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Publication numberUS2559984 A
Publication typeGrant
Publication dateJul 10, 1951
Filing dateNov 21, 1947
Priority dateNov 21, 1947
Publication numberUS 2559984 A, US 2559984A, US-A-2559984, US2559984 A, US2559984A
InventorsGilbert William I, Kline Robert E, Montgomery Charles W
Original AssigneeGulf Research Development Co
Export CitationBiBTeX, EndNote, RefMan
External Links: USPTO, USPTO Assignment, Espacenet
Process of preparing polymeric lubricating oils
US 2559984 A
Abstract  available in
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Claims  available in
Description  (OCR text may contain errors)

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C. W. MONTGOMERY ETAL Y PROCESS OF PREPARING POLYMERIC LUBRICA'I'ING ons Filed Nov. 21, 1947 July 10, 1951 INVENTORS CHARLES w. mou'reomzny WILLIAM 1. euann'r ROBERT EJLINE ATTORNEY vlscpsrry I DEX y 1951 c. w. MONTGOMERY ETAL 2,559,984

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INVENTORS ATTORNEY m mm m m w? 1. M x W12. 3 Mm; cw fi VISCOSITY IND EX Patented July 10, 1951 PROCESS OF PREPARING POLYMERIC LUBRICATIN G OILS Charles W. Montgomery Oakmont, and Robert E Allegheny County,

and William I. Gilbert, Kline, Penn Township, Pa., assignors to Gull Research & Development Company, Pittsburgh, Pa., a corporation of Delaware Application November 21, 1947, Serial No. 787,280 13 Claims. (01. 260683.15)

This invention relates to the polymerization of olefins to produce polymers of lubricating oil character having improved physical properties, particularly as regards viscosity index.

It has been previously known to convert olefins into higher polymers having lubricating properties by treatment with polymerization catalysts of the halide type such as metal halides, or metal halide complex combinations with organic compounds. However, previous investigators have been mainly interested in obtaining relatively high conversion. The properties of polymers thus obtained have not been satisfactory in all respects.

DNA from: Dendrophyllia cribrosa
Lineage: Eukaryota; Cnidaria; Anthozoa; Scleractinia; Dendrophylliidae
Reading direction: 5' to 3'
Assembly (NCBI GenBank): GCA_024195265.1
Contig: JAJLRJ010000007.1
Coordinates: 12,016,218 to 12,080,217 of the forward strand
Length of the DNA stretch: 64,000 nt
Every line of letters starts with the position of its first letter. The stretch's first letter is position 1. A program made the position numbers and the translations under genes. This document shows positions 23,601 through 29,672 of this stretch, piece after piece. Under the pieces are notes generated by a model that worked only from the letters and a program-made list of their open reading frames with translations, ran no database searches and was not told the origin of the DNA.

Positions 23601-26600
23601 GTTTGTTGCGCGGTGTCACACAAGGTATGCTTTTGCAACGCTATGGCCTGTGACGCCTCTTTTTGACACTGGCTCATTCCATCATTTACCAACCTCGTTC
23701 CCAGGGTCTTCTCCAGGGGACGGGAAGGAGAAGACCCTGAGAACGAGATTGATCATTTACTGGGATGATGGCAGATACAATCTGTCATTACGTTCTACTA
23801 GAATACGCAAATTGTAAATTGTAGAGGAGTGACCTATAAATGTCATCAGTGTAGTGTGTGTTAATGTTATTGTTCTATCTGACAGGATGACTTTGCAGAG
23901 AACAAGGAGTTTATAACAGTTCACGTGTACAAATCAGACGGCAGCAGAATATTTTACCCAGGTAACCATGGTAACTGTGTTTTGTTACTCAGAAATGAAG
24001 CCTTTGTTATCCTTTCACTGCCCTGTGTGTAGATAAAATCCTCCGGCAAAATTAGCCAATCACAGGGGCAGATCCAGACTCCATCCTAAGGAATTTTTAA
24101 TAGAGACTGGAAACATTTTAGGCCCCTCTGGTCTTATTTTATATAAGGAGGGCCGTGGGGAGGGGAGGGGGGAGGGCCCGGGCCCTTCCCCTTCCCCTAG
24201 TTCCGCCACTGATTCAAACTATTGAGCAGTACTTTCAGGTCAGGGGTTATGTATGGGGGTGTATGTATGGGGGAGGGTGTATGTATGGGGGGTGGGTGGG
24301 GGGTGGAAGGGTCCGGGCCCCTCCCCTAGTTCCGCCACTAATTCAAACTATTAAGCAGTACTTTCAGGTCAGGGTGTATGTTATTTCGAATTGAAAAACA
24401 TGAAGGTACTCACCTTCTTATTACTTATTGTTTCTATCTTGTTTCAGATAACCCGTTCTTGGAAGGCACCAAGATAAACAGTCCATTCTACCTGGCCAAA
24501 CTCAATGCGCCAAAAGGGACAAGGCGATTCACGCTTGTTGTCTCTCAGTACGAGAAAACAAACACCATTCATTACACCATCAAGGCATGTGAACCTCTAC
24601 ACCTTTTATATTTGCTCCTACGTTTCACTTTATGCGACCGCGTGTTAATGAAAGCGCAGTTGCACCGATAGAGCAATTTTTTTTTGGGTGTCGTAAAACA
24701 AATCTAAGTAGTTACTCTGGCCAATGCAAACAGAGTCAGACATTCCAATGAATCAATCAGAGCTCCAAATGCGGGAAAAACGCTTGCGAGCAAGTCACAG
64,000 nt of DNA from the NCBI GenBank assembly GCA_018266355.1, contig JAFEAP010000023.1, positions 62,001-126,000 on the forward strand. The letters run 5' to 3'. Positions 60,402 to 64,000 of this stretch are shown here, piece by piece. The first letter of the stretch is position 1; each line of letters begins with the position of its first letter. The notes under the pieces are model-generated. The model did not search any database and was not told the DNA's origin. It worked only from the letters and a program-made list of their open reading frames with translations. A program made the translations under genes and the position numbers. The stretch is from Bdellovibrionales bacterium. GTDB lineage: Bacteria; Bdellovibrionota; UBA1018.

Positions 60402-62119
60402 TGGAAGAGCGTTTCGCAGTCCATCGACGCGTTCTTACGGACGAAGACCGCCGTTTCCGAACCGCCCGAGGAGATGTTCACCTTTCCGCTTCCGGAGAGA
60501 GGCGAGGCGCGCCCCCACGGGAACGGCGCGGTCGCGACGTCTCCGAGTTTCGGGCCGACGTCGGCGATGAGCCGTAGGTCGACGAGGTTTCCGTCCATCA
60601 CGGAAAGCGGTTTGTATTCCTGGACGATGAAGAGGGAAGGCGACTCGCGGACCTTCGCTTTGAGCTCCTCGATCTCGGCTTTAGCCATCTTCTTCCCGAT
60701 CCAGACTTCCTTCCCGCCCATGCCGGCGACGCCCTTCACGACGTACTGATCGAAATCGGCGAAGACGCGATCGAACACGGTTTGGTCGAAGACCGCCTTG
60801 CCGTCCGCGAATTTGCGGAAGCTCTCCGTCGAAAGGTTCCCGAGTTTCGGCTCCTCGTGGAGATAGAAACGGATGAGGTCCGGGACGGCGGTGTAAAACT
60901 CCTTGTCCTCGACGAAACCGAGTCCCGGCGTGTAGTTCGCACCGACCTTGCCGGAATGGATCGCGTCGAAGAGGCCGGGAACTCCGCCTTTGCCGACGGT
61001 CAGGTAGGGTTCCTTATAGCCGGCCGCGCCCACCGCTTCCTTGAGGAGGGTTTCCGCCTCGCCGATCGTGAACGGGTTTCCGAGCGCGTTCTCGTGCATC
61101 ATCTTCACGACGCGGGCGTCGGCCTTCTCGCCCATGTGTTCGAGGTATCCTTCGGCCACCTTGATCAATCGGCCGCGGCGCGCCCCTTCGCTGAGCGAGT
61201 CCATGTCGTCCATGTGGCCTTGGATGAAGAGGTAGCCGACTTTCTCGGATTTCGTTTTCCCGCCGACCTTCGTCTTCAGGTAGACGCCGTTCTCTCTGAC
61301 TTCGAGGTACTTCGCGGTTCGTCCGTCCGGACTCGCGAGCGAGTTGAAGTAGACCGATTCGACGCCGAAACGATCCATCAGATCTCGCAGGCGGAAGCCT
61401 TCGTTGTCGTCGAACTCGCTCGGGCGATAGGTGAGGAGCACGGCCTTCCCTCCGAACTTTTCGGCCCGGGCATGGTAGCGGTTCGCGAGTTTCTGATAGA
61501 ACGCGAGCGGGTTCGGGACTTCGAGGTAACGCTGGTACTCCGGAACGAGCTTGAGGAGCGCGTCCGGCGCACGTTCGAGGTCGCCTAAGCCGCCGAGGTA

This invention has for its object to provide a process for polymerizing olefins whereby a polymer having a h. gh viscosity index and good lubricating properties can be obtained. Another object is to provide an improved continuous process for preparing olefin polymers by contacting them with a polymerization catalyst of the halide type. A further object is to provide a process for conversion of higher olefins into lubricating oils having a relatively high viscosity index. Other objects will appear hereinafter.

These and other objects are accomplished by our invention by contacting an olefin which contains at least 3 carbon atoms and which is in liquid phase, with a halide type polymerization catalyst and limiting the extent of polymerization to between about and per cent conversion of monomer to polymer. The unconverted olefin can be separated from the polymer and reused in subsequent conversions.

In the following description we have given several of the preferred embodiments of our invention but it is to be understood that these are set forth for the purpose of illustration and not in limitation thereof.

In the accompanying drawings Figure l illustrates the results of our invention when carried out in a batch fashion;

Figure 2 illustrates the results when carried out in a continuous fashion with a fixed bed catalyst; and

Figure 3 illustrates suitable apparatus for continuous operation using sludge-type catalyst.